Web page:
I don’t think it has Scrivening mode on the iPad (correct me if I’m wrong). Which does strike me as a major ommission, especially on the new ones, where they are as powerful as a Mac Book pro.

Also, the compile area seems sorely lacking on the iPad version (and file management may be fun and games, if lots of the posts about Dropbox syncing are to to be believed).

And the lack of updates is a concern. The new iPads are so much more powerful, they should really be able to do everything the normal version does (though I realise that keith is developing the programme on his own, so i understand the reasons.) Though I do think that when IOS 13 comes in, it needs an update asap to take advantage of all the new features that is supposed to bring.

But fundamentally, I think it will be fine, even now.

I have written about 100,000 words of a novel longhand, and am now looking to put it into a program.

The big advantage of the iPad for me was the side by side screens, so i could have a scan in one, and scrivener in the other. Or else, scrivener in one, and the internet in the other.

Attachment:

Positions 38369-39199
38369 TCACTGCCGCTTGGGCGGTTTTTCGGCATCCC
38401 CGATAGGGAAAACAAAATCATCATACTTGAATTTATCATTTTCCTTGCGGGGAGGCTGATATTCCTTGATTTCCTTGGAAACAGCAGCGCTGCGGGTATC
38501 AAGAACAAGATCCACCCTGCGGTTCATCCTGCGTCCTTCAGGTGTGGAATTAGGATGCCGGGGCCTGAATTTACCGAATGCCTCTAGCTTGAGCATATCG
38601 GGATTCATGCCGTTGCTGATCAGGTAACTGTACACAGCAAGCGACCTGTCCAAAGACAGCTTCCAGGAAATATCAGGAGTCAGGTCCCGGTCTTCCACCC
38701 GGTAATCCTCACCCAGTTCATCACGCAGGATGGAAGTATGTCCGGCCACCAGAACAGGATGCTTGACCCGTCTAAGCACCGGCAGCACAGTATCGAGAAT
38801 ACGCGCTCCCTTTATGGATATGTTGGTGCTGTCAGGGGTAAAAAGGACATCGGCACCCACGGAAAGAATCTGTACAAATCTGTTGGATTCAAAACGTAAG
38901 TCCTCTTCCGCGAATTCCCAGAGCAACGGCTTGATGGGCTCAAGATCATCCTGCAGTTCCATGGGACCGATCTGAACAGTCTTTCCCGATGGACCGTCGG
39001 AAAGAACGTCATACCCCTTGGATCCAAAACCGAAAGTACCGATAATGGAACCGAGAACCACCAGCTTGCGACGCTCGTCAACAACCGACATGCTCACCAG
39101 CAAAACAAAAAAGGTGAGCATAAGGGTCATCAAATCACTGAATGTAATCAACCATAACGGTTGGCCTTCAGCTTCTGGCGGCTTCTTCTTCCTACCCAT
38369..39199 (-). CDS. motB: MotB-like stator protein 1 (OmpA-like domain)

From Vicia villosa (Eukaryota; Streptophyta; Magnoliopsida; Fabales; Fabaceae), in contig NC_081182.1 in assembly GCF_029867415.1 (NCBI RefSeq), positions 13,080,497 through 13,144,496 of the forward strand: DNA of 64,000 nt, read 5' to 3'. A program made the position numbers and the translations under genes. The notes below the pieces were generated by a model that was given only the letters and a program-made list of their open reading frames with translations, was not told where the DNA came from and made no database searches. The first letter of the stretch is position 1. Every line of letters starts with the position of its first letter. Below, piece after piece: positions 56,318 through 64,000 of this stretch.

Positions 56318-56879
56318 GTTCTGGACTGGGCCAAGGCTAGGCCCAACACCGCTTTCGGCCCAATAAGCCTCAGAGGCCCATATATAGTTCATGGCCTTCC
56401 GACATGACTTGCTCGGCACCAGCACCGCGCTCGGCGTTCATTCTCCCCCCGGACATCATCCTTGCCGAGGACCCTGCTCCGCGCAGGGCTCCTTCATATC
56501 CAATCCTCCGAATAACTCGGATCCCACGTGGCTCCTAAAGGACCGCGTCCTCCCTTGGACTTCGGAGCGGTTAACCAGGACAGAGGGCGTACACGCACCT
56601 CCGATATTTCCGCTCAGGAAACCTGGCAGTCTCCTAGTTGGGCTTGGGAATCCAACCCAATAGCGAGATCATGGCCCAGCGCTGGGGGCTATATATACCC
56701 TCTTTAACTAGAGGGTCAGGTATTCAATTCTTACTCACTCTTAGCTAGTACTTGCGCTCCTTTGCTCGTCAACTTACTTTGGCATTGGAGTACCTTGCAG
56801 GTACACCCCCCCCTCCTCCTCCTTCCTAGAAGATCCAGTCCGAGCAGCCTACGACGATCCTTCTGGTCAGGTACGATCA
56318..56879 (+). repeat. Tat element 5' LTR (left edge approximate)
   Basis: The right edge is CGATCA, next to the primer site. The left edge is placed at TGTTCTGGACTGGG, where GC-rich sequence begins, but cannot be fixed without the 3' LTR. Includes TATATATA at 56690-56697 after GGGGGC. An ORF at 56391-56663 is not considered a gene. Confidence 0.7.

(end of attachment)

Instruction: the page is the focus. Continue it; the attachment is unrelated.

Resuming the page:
Will be experimenting with OCR apps to see if its possible to OCR my handwriting to bring into Scrivener (so I don’t have to type it all out by hand).

But am hopeful that the iPad Pro 12.9 will be a really good writing tool (among other things).

You are correct, iOS Scriv does not have Scrivenings mode. It does have a feature called Draft Navigator, which provides a Scrivenings-like but read-only view of your entire draft. You could use this to read through your manuscript as with Scrivenings and then pop over to your individual documents for your edits.

Definitely do the iOS Scriv tutorial, as some features were not obvious to me. Enjoy your new toy. :smiley:


This message is being typed on a 12.9” iPad Pro which I nearly missed being delivered (day early, without notice…). Freshly installed Scrivener, Dictionary, Grammarly etc, synchronised my projects from Dropbox and… switched to dark mode, natch. It’s working super smoothly so far. The unexpected delivery means I don’t have the keyboard or pencil yet, but so far Scrivener is really nice to work with. Turned on text-to-speech too, which means when you make a selection you get an additional option for the iPad to read it to you, so that solves my only outstanding regarding editing.